Another research group used a slightly different technique to measure surface charge on just one particularly aggressive cancer cell type.

Zeta Potential and cell surface charge

Perhaps another review on zeta potential is in order. The Wikipedia authors have compiled an excellent review that is probably beyond most lay readers. Suffice it to say, the Stern double layer is the layer of counter ion charges associated with a charged surface.

A illustration of zeta potential and the electrophoresis technique used to measurement. Note: Surface charge on any cell will not be uniform as illustrated for this sphere with a uniform negative charge with a collection of positive counter ions.

The slipping plane is the place where charged solutes associated surface start to resemble the bulk solution. This is the zeta potential. For particles with charged surfaces, such as cancer cells, the potential is measured by electrophoresis, that is movement through a solution in an electric field between two electrodes.

A Slovakian and Polish group used this approach to measure the surface charge of a glioblasoma multiforme cell line LN-229.  GBM is a particularly hard cancer to teat because of its heterogeneity and inaccessibility.  Naturally occurring plant phenolics cinnamic acid and ferulic acid were explored as treatments.  Electrophoretic mobility was used to measure the surface charge density of LN-229 cells.  Treatment of both phenolics caused a decrease in negative charges at high pH and a decrease in positive charges at low pH.  PubChem lists two very similar values for the pKa of ferulic acid: 4.42 and   4.58.  The pKa is the pH of which half of the groups with an exchangeable H+ are in the protonated form. Pubchem lists two experimental values for the pKa of lactic acid: 3.79 and 3.82.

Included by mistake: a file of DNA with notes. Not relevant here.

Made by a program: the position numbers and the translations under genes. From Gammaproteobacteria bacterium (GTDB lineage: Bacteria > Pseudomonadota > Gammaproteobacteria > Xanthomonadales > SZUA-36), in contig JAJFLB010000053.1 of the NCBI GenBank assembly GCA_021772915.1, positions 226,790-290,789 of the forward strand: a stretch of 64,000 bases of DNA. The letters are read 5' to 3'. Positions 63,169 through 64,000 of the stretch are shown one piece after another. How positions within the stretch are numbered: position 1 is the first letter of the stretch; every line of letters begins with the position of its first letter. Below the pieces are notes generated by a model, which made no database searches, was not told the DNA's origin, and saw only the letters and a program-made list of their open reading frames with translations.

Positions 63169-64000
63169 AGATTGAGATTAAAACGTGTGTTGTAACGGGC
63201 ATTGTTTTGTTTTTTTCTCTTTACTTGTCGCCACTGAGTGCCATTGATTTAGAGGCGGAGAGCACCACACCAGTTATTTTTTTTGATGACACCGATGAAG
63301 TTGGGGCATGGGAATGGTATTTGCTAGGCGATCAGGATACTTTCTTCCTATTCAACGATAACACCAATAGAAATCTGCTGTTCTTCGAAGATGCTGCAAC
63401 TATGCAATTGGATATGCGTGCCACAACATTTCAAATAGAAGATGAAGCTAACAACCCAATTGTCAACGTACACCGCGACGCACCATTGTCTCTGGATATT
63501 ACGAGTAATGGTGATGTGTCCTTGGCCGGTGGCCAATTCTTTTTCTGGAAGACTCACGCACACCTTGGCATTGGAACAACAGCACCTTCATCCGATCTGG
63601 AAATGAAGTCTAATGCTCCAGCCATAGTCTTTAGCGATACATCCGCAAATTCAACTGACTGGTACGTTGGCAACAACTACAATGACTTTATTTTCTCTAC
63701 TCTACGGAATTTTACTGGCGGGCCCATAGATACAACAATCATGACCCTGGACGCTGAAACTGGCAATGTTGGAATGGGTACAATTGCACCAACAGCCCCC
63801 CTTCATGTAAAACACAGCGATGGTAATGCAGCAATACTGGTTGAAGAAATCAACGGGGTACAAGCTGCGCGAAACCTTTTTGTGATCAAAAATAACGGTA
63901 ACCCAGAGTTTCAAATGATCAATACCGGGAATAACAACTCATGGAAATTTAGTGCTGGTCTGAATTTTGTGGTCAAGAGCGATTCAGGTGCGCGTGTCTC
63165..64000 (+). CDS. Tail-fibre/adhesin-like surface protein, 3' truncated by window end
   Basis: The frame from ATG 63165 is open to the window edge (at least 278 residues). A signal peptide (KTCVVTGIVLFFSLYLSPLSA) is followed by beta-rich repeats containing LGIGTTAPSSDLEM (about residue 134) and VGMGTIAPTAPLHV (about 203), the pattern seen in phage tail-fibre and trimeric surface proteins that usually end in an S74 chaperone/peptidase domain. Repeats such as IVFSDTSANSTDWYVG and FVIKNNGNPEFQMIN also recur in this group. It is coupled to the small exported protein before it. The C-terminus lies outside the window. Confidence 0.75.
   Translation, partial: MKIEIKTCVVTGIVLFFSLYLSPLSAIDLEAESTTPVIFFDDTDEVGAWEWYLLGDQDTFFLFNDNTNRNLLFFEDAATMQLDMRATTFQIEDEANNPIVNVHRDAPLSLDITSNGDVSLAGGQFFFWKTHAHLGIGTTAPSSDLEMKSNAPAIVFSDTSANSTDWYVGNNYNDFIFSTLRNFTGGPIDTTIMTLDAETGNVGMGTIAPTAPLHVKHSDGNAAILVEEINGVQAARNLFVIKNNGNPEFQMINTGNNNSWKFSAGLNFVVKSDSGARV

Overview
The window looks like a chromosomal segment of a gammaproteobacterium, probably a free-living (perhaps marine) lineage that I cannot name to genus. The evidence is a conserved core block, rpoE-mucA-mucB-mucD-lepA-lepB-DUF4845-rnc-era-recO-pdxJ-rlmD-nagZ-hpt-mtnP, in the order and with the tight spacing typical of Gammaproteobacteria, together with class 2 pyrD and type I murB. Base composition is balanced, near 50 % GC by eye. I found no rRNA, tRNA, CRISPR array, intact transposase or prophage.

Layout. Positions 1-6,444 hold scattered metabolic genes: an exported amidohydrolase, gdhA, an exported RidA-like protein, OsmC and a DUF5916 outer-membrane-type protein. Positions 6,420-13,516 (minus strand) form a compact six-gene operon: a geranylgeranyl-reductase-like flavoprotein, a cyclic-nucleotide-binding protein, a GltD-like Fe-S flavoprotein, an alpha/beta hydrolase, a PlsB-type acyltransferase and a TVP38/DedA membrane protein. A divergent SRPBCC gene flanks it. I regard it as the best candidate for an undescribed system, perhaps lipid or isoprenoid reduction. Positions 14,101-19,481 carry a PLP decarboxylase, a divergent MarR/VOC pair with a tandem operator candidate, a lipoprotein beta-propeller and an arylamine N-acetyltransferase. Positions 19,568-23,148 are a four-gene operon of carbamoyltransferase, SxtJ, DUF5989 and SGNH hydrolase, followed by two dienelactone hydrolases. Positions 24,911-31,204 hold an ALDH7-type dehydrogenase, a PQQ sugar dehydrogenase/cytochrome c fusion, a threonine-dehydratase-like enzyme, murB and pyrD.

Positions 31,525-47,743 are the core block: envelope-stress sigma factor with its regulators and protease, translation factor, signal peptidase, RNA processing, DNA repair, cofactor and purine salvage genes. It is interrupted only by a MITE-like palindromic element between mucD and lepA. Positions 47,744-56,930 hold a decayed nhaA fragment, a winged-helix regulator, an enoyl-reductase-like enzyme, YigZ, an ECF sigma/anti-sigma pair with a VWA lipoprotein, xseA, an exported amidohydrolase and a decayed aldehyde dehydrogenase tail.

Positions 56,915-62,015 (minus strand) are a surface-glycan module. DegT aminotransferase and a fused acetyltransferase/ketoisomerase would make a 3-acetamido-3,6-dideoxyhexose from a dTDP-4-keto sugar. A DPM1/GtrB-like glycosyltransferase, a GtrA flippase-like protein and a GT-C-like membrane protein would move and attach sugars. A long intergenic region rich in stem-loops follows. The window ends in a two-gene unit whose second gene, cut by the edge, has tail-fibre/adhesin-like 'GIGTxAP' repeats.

Based on electrophoretic mobility values, the surface charge density δ was determined according
to the above equations in which: η—the viscosity of the solution, u—the electrophoretic mobility, d—the diffuse layer thickness.  The diffuse layer thickness was determined using the formula in which R is the gas constant, T is the temperature, F is the Faraday constant, I is the ionic strength of 0.9% NaCl, and ε and ε 0 refer to the permeability of the electric medium.     The pH in these experiments was adjusted with NaOH and HCl.  It wasn’t clear if the cells were rinsed after being treated with the ferulic acid or if the indicated concentration of ferulic acid was added to the electrophoresis medium in which it becomes the main buffering agent.  Lines have been drawn from the approximate pKa of ferulic acid and the corresponding charge density in Coulombs per square meter.   [3]

In their discussion Naumowicz and coauthors listed factors that may affect zeta potential of the entire cells:  temperature, pH, ionic strength, and solvent viscosity (also very low).  Naumowicz and coauthors listed factors that are different in tumor cells that might affect surface charge:  increased sialic acid, free fatty acids/phospholipids,  alterations in acidic/basic functional groups, and a decrease in integral membrane protein levels.  Some aspects of charge/charge neutralization were discussed.  This would occur above the pKa of ferulic acid.  This is in fact what they observed.